National Trust's pandemic recovery to take 'at least four years'

Hilary McGrady, director-general of the National Trust. Pic: National Trust

Hilary McGrady, director-general of the National Trust. Pic: National Trust - Credit: Archant

Recovering from the pandemic is expected to take the National Trust more than four years - after it suffered a huge drop in visitor numbers, with a fall of almost 50pc at one Norfolk site.

The Trust, which owns some of Norfolk's most popular attractions including Blickling, Felbrigg and Oxburgh Halls, saw figures plummet in 2020 as a result of lockdowns and social distancing measures.

This has left it with far less cash to spend on conservation projects and a spokesman said it will be "at least four years before our financial position returns to pre-pandemic levels".

It comes at a challenging time for the Trust, which has been under fire from critics - including some disgruntled members - who have accused it having a "woke" agenda, with an overemphasis on links between its properties and slavery, among other issues, at the expense of its core function of preserving properties.

The South Front at Blickling Estate, Norfolk. Blickling is a turreted red-brick Jacobean mansion, si

Blickling Hall. Visitor number were well down in 2020 due to the pandemic. - Credit: ©National Trust Images/Andrew

From March 2020 to February this year, Blickling had 115,535 visitors, down from 205,704 the year before, a 43pc fall. Felbrigg had 78,187 visitors in the 12 months to March this year, down from 129,627 in 2019/2020.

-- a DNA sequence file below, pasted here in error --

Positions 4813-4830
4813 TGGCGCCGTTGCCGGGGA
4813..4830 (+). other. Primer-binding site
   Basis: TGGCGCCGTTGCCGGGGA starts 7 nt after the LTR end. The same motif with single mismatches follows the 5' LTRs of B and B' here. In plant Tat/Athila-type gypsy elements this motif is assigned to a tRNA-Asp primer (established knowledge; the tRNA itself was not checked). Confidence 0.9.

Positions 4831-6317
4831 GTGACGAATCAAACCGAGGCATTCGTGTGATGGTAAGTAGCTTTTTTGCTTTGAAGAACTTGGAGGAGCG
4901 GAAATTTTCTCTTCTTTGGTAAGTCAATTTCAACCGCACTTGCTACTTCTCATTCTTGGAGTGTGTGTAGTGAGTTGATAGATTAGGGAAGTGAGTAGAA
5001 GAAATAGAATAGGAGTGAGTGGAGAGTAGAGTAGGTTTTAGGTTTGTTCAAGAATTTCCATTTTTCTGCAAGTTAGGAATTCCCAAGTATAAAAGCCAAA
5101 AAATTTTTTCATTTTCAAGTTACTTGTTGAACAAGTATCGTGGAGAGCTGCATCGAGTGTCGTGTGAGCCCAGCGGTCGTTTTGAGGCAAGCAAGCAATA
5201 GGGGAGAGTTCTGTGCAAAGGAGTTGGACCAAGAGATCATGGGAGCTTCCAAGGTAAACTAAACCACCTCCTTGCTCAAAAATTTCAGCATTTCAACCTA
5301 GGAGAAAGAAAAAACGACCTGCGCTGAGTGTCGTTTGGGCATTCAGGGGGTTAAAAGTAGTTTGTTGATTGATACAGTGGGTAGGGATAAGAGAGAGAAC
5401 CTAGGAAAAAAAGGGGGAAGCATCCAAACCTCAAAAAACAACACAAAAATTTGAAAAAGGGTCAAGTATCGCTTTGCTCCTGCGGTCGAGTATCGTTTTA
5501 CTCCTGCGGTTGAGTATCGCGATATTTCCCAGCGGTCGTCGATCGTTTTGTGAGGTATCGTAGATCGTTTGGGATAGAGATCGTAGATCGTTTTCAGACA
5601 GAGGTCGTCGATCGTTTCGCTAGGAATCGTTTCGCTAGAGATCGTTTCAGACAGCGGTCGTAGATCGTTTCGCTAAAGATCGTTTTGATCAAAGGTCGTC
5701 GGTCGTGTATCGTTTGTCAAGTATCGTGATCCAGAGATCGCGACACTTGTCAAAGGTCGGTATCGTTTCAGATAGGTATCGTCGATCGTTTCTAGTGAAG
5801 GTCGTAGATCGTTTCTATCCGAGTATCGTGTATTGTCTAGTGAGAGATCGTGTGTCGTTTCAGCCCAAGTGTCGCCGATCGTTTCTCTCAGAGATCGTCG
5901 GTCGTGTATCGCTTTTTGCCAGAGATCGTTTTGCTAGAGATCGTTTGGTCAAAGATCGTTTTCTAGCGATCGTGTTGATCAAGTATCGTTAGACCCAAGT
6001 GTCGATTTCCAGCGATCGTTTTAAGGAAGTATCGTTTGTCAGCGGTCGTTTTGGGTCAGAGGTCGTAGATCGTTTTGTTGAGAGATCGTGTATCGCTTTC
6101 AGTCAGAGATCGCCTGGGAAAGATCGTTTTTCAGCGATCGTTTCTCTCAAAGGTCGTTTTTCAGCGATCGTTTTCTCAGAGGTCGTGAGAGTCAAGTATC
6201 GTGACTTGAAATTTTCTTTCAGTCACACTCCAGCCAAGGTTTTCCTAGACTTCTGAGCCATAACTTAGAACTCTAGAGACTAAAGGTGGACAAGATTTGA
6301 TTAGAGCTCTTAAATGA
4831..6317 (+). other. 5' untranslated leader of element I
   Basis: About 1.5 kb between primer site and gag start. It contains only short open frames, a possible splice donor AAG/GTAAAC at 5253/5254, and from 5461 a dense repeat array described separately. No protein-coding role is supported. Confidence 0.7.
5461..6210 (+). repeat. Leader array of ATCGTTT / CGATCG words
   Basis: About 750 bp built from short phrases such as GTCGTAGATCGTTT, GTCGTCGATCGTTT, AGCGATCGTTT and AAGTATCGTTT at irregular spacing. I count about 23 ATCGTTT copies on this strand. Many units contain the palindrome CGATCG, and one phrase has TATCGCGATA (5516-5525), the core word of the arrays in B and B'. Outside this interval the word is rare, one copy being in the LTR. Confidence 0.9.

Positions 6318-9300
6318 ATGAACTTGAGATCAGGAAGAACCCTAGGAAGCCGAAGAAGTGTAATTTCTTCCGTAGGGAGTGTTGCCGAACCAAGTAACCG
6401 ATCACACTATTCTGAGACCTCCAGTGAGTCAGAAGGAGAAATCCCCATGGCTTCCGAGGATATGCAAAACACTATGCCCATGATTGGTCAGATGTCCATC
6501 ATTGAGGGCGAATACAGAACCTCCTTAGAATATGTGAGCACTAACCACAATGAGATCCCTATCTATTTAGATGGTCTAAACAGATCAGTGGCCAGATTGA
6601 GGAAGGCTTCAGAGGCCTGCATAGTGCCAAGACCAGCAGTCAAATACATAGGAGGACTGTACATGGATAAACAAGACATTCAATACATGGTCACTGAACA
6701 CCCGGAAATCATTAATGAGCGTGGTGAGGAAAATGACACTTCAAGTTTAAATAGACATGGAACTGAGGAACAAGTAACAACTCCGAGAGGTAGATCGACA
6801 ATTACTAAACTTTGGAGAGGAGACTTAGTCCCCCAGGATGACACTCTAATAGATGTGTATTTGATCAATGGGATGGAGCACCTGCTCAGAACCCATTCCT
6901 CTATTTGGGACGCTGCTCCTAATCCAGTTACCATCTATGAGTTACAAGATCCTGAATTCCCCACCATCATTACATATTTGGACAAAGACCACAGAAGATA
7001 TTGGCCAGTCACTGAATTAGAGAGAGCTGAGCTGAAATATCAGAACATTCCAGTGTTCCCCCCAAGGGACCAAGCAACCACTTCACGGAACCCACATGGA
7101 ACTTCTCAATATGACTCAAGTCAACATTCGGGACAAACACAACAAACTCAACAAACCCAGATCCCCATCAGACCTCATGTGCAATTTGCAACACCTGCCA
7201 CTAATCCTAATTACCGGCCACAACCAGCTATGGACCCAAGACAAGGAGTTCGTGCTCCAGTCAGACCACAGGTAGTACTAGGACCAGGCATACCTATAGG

The trust spent £168.8m on conservation projects in the 12 months up to March 2020, and that figure was halved to £83.8m during the 2020/21, when much of its income dried up after it was forced to close houses, shops and cafés.

The National Trust have restored the kitchen at Felbrigg Hall to show how it would look during a din

Felbrigg Hall. - Credit: © ARCHANT NORFOLK PHOTOGRAPHIC

Hilary McGrady, its director general, said the pandemic was not the first crisis the charity had faced and it would not be the last.

"The pandemic has given us all cause to reflect," she said. "At 126 years old, thanks to our members support, we've endured World Wars, economic crises and now a pandemic, and we're still here. Together we are still working for nature, beauty and history - for everyone, for ever."

Oxburgh Hall packs up for the winter. PHOTO: IAN BURTCOPY:Chris BishopFOR:EDP NewsEDP pics © 2008(01

Oxburgh Hall. - Credit: IAN BURT

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During the pandemic, the Trust suspended recruitment of members, resulting in a 1% drop. However, there are signs a recovery is under way. New subscriptions broke records over the summer, with 159,732 new sign-ups in August, the third highest-ever month. Last month, a member joined every 23 seconds.

The dispute between traditionalists and modernisers over the Trust's so-called 'woke agenda' came to a head at the organisation's AGM at the end of October when a rebel group of disgruntled members narrowly lost two of their three resolutions.

The group, called Restore Trust, claims to have a £50,000 war chest and about 10,000 present and former Trust members in its ranks. It has accused the organisation's leadership of neglecting its conservation role at the expense of political and social causes.

Last year, the Trust released a report into 93 of its properties - including Blickling, Felbrigg and Oxburgh - highlighting their connections with slavery and colonialism. 

Other regional attractions run by the Trust include Sheringham Park, Brancaster Estate, Blakeney National Nature Reserve, Horsey Windpump and Darrow Wood, near Harleston. 
 



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